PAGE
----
Had a great time away--Bruckner 7th with the Grant Park Symphony, the Field Museum and the Art Institute of Chicago.
Like many of you, summer is my opportunity for more reading or at least different reading than at other times of the year. While away I read Noah Adams' Piano Lessons for the first time, lots of fun. This gave me an interesting look inside the mind and motivations of someone coming to the instrument without any agenda other than playing for themselves.
Later, I read Anthony Storr's Music and the Mind (1993). This set of thoughtful essays traverses a dizzying range of material from the anatomy and neuroscience of human hearing to a quite exacting parsing out of Freud, Jung and most of German philosophy from Schopenhauer to Nietzsche. While not exactly light reading, there is much food for thought here. In particular it was interesting to read a psychiatrist's analysis of why humans make music and why listening for aesthetic pleasure is so deeply important to so many of us.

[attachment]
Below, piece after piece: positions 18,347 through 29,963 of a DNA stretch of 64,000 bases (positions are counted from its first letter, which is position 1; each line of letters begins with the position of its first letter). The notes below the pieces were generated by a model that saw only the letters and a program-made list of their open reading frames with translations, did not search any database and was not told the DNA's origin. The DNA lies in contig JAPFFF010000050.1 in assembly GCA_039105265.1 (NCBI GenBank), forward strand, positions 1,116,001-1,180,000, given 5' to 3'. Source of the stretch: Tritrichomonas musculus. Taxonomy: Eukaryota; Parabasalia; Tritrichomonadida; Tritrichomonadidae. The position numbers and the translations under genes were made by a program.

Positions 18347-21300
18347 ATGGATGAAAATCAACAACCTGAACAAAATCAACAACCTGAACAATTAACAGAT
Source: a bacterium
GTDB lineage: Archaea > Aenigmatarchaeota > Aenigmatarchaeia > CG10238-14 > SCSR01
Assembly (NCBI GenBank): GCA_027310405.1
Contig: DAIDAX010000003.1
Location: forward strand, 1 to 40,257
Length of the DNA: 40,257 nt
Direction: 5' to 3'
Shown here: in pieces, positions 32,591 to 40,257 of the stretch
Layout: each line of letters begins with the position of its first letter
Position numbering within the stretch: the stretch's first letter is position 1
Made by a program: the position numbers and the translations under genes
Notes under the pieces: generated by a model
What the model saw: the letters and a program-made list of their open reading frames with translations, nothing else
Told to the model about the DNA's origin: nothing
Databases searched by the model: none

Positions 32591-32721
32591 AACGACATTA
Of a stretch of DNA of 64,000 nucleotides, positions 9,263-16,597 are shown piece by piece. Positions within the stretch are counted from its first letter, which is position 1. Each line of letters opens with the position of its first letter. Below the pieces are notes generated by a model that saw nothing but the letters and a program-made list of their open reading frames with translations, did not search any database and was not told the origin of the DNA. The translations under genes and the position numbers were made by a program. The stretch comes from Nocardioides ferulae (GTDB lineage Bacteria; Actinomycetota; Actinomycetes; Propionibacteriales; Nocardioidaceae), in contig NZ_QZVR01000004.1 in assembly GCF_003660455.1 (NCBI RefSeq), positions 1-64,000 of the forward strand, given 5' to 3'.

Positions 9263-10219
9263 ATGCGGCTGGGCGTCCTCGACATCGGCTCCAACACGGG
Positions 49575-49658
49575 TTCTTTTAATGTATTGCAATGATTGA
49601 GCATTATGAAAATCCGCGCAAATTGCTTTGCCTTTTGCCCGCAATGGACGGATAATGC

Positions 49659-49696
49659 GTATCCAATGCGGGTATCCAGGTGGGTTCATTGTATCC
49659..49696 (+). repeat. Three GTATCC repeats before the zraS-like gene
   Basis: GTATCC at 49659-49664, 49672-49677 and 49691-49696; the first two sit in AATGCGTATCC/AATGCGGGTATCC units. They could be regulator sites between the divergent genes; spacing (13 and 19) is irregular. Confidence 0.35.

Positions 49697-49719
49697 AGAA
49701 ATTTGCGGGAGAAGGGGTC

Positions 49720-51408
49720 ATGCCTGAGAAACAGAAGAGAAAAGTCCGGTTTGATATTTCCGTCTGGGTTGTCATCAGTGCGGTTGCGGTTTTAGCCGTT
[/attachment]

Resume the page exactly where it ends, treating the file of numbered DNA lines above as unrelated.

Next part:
Storr's earlier book, Solitude: a Return to the Self (1989) was an absolute revelation. With so much of a pianist's time spent alone in confined spaces with only his instrument for company, Storr's exploration of the ways solitude operates in human experience is absolutely enlightening.